International Relations

International Relations

Success of Economic Sanctions Threats: Coercion, Information and Commitment

Dawid Walentek Author ORCID home | opens in new tab University of Amsterdam
,
Joris Broere Utrecht University
,
Matteo Cinelli CNR-ISC – Institute for Complex Systems
,
Mark Dekker Utrecht University
,
Jonas Haslbeck University of Amsterdam
Abstract
This study examines when and why threats of economic sanctions lead to successful extraction of policy concessions. Scholars identified three hypotheses that explain success of sanction threats: the coercive, the informational and the public commitment hypothesis. The underpinning mechanisms for the hypotheses are, respectively, the economic cost of sanctions, uncertainty about the resolve of the sender and domestic audience cost for issuing empty threats. In this study, we offer an empirical test of the three hypotheses on threats effectiveness. In addition, we assess how variation in the three mechanisms affects effectiveness of threats relative to imposed sanctions. Our results show that effectiveness of threats strongly increases in economic cost to the target; however, threats become increasingly effective relative to imposed sanctions for lower uncertainty and higher domestic audience cost.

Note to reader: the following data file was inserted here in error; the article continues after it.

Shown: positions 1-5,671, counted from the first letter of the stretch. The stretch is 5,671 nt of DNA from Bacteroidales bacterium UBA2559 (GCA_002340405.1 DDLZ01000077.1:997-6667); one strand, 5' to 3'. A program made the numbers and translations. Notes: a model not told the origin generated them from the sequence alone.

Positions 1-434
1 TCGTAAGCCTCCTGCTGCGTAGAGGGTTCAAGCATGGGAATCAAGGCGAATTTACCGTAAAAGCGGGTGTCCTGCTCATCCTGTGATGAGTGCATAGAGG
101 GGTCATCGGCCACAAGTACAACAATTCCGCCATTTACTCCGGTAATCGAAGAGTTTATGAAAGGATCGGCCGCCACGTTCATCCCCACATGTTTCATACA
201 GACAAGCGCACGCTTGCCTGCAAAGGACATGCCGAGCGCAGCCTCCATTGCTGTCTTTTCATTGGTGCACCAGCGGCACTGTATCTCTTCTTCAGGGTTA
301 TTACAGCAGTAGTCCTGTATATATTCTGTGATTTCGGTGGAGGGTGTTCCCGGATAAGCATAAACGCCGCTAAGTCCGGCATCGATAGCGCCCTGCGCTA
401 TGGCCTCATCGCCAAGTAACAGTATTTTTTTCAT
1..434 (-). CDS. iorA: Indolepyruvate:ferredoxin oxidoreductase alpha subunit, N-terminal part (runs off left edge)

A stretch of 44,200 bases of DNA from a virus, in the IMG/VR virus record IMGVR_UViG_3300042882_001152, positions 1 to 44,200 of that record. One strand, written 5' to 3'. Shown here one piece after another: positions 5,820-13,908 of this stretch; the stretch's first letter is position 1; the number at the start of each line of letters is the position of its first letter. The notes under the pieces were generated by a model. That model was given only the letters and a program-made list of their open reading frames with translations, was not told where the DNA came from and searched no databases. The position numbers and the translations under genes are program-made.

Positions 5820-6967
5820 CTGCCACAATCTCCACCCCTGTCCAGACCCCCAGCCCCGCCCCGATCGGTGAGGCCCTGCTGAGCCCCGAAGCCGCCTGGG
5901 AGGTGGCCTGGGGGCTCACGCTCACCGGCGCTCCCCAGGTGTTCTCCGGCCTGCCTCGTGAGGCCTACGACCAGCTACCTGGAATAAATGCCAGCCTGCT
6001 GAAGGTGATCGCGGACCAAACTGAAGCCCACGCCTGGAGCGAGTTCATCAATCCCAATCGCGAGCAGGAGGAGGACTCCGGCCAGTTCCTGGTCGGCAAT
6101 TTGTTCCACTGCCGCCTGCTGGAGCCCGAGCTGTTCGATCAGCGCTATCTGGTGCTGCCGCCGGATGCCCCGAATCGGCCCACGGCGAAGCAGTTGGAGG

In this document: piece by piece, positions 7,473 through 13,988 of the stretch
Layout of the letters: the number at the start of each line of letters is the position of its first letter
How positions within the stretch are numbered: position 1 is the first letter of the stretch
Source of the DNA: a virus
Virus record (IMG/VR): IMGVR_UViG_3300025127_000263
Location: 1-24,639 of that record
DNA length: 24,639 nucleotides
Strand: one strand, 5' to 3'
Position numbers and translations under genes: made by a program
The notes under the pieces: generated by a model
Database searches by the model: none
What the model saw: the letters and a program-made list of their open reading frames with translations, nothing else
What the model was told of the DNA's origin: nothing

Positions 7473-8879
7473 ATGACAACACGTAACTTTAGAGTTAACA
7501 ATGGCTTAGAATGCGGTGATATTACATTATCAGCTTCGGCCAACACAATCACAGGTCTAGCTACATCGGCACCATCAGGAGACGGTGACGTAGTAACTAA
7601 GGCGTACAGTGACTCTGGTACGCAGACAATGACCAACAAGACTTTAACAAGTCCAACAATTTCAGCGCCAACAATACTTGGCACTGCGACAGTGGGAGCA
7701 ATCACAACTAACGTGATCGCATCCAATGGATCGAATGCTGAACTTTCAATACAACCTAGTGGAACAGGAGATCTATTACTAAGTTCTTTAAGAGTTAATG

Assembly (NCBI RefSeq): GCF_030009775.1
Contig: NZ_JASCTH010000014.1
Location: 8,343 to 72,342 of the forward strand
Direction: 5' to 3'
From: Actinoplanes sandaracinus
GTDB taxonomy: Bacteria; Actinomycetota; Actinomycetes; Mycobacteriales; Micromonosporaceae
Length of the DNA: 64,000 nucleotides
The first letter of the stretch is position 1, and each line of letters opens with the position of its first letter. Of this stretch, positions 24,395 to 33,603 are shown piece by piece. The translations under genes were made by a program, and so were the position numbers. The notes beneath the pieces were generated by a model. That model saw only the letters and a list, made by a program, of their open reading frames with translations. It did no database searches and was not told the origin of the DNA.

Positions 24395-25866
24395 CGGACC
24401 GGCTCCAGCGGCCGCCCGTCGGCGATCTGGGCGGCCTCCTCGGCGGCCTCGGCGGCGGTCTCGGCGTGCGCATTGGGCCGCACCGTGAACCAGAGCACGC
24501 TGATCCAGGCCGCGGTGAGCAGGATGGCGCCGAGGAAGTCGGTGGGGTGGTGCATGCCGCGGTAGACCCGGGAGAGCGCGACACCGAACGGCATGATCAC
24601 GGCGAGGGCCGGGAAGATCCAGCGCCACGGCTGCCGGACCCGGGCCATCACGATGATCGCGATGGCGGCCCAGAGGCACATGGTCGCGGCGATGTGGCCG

Content
Thumbnail image of content item
Comments
Log in using your APSA account or Register to comment
Comments are not moderated before they are posted, but they can be removed by the site moderators if they are found to be in contravention of our Commenting Policy – please read this policy before you post. Comments should be used for scholarly discussion of the content in question. You can find more information about how to use the commenting feature here .
This site is protected by reCAPTCHA and the Google Privacy Policy and Terms of Service apply.